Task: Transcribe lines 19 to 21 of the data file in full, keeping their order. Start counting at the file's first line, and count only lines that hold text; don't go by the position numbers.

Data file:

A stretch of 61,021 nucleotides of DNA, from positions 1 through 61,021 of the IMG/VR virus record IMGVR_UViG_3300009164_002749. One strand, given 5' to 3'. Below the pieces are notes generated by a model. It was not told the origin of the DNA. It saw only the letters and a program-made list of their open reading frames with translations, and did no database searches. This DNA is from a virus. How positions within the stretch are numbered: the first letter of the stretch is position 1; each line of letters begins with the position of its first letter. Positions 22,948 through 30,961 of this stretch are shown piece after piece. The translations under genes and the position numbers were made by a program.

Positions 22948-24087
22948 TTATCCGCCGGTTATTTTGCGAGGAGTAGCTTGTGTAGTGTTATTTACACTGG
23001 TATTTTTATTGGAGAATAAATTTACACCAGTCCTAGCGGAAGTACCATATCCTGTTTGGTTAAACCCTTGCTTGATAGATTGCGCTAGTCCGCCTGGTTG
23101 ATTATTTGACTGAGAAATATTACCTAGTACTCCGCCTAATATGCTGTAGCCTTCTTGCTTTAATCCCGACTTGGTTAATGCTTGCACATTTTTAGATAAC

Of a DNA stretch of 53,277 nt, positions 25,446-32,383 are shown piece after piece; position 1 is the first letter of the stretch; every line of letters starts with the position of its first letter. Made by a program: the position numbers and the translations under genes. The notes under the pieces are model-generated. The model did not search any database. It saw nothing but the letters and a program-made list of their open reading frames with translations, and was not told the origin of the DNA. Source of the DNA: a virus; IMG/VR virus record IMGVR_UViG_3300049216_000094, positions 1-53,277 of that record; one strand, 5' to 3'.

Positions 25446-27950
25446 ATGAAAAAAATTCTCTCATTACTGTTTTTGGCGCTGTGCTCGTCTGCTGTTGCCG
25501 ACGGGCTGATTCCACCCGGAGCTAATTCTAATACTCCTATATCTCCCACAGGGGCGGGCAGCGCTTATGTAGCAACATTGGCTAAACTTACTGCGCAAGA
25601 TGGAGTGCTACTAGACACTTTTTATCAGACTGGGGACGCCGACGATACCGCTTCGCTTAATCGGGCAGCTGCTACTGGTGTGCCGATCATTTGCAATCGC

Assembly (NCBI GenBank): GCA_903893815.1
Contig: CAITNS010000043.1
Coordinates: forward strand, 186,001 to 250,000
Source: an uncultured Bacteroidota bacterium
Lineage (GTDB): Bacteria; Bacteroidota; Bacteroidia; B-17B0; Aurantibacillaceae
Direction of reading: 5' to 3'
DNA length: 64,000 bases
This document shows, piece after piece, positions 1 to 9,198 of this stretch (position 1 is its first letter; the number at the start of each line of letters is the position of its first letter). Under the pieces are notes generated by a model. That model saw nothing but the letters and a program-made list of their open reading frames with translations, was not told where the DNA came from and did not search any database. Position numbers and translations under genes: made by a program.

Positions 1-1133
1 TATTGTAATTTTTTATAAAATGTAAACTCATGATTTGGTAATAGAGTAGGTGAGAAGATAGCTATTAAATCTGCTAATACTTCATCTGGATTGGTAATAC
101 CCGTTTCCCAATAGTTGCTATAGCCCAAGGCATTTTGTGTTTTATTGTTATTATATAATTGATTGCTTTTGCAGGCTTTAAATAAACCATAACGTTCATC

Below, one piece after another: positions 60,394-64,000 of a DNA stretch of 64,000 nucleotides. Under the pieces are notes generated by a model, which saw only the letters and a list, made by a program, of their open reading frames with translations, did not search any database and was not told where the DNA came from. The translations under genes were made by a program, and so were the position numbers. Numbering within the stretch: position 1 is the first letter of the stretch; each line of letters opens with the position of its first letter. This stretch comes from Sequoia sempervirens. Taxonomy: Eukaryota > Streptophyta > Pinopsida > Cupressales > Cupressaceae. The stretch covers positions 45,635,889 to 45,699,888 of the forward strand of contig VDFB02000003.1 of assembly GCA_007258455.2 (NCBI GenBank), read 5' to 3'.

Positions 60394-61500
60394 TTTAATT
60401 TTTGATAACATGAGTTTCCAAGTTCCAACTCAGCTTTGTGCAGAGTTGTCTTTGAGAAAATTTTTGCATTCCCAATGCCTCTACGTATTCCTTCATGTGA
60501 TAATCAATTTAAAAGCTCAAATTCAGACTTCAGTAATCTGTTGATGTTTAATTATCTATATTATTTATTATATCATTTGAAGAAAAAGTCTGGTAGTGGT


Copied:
Positions 1-1133
1 TATTGTAATTTTTTATAAAATGTAAACTCATGATTTGGTAATAGAGTAGGTGAGAAGATAGCTATTAAATCTGCTAATACTTCATCTGGATTGGTAATAC
101 CCGTTTCCCAATAGTTGCTATAGCCCAAGGCATTTTGTGTTTTATTGTTATTATATAATTGATTGCTTTTGCAGGCTTTAAATAAACCATAACGTTCATC